Central Oregon pikas, rabbits, and hares


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American Pika (Ochotona princeps)

The pika requires talus, creviced rock, and other high elevation microhabitats that provide cool microclimates and adequate forage. A major factor limiting distribution is temperature; they cannot tolerate temperatures above 77°F for more than a few hours.
They have been found in low elevation lava flows of Newberry Volcanic National Monument. Research of pikas is ongoing and is being done in various western states. Preliminary information from the studies has shown that the pika’s behavior in the lower elevation lava flows is different than that of pikas living at higher elevations.
Older studies indicate pikas have two main periods of feeding during the summer and early fall, between 4:30 and 10:00 in the morning and between 3:00 and 8:00 in the late afternoon and evening, but some activity is ongoing during the daylight hours. Beginning in early June, adult pika gather vegetation from the meadow and transport it to their own territory within the talus, where, once it is dried by the sun, they store it under the protective cover of the boulders. This activity, called haying, continues until the beginning of November. Hay piles alone are not sufficient to provide food during the winter, and some foraging occurs via snow tunnels.

Pygmy Rabbit (Brachylagus idahoensis)

In Oregon, Pygmy rabbits have been found east and south of a line connecting Klamath Falls, Fremont, Redmond, and Baker City. This rabbit is closely tied to habitats dominated by big sagebrush and loose soil for digging burrows. Population has declined in Oregon as a result of conversion of habitat to agriculture and fragmentation of remaining habitat. Studies show that 40% brush cover of an area is optimal, and they do not occupy areas with less than 20%. They need deep, loose soil to dig their burrow. They are the only rabbit in North America to dig their own burrows; they will also use the burrows of other animals. They are active any time of day; they rest under sagebrush or in burrows that are constructed at the base of sagebrush. Their diet is various parts of sagebrush also grasses in the spring.

Mountain Cottontail (Sylvilagus nuttallii)

The Mountain cottontail rabbit lives in rocky ravines or riparian thickets in sagebrush-covered deserts. It also is found in juniper woodland and around the edges of Ponderosa Pine forests but not at high elevations in mountains. They are mainly active at dawn and dusk. These rabbits are not very fast so they keep within easy reach of rocky cover where they are skillful at running over masses of broken lava. Their food in summer is mainly green vegetation, which supplies both food and water. Dependent on the area, their diet may include quantities of shrubs such as sagebrush and rabbitbrush. As food sources become more limited in the winter months, their diet may turn to more woody plant parts such as bark and twigs.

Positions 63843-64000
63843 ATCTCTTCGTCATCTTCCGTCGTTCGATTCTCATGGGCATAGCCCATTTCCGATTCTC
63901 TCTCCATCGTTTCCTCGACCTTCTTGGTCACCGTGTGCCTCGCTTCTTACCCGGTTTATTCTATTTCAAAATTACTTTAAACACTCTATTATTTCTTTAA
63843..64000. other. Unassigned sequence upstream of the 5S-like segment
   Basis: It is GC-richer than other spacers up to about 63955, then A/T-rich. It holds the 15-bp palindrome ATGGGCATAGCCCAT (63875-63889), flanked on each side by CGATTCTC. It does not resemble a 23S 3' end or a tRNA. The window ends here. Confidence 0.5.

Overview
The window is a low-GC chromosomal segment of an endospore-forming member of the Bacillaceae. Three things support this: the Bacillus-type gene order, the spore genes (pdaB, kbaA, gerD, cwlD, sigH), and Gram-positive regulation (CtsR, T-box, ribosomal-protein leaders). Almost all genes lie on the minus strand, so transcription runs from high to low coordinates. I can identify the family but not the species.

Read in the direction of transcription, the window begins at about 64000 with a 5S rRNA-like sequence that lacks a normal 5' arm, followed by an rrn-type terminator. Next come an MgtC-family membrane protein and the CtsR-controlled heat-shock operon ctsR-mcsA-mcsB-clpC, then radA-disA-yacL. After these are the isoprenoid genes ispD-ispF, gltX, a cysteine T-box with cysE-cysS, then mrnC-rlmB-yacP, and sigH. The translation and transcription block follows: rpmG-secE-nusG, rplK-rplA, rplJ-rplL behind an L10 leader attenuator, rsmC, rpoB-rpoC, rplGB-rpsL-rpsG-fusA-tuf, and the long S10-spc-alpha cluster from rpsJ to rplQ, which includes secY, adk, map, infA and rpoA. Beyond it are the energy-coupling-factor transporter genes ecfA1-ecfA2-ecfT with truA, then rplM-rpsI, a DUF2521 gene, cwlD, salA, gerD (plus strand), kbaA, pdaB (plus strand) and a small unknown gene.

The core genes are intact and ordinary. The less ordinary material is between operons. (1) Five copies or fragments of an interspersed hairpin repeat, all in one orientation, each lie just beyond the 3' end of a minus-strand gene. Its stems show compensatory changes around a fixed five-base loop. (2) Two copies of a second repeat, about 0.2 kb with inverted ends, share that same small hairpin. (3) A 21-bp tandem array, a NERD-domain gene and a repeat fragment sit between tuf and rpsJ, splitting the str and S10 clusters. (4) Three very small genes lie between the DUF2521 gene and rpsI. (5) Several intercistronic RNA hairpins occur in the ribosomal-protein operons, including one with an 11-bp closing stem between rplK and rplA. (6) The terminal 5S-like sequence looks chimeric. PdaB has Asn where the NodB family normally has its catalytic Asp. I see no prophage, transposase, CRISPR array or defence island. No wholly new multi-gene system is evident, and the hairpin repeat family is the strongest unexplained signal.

The Mountain cottontail is also known to climb juniper trees to feed. Photo: Justin Wilde
Both sexes frequently thump their hind feet on the ground. The thumping is surprisingly loud and can be heard for some distance. Young are born from about the middle of April through the middle of August. Snowshoe hares are not fully grown until they are about five months old. Photos: D. Gordon E. Robertson, Walter Siegmund

Snowshoe Hare (Lepus americanus)

The snowshoe hare lives in coniferous forests with appropriate brushy cover. This includes riparian vegetation along streams and thickets of salal. These hares are primarily active during the evening and throughout the night into the early morning. In summer, it feeds on plants such as grass, ferns, and leaves; in winter, it eats twigs,and the bark from trees. Snowshoe hares are brown in summer and throughout most of its range, the species molts into a white winter coat.

Black-tailed Jackrabbit (Lepus californicus)

Black-tailed jackrabbits are found in open habits of fields and desert areas with scattered sagebrush. In the summer it eats a wide-variety of green plants, and in the winter it eats dried and woody plants. The black-tailed jackrabbit gets most of the water it needs from the plants it eats.
Black-tailed Jackrabbits do not generally occupy burrows: rather, they usually spend the day resting in a scraped out hollow in the shade. They feed in the late afternoon and the night. They are mainly unsociable but are driven to common food sources in periods of drought.
Black-tailed jackrabbits rely on speed, camouflage, and “freeze” behavior for their defense. When flushed from cover, a black-tail can spring 20 feet at a bound and reach top speeds of 30-35 mph over a zigzag course. Photo: Jim Harper

White-tailed Jackrabbit (Lepus townsendii)

It inhabits open regions such as sagebrush deserts and grasslands, but can also be found in open areas in coniferous forests and alpine meadows. They feed on grasses and other green plants. During winter, their diet includes buds, twigs, and bark. They feed mainly from sunset to sunrise. During the day they rest in shallow forms which are dug into the earth 4 to 8 inch in depth and are usually under some form of plant cover. They are unsocial, though large groups of white-tailed jackrabbits have been observed during extreme winter cold or in areas of abundant food.
Elaborate and well-travelled trails may be observed that connect forms between often visited feeding sites. In winter snow, they travel through cave-like structures joined with many connecting tunnels. Photo: Connormah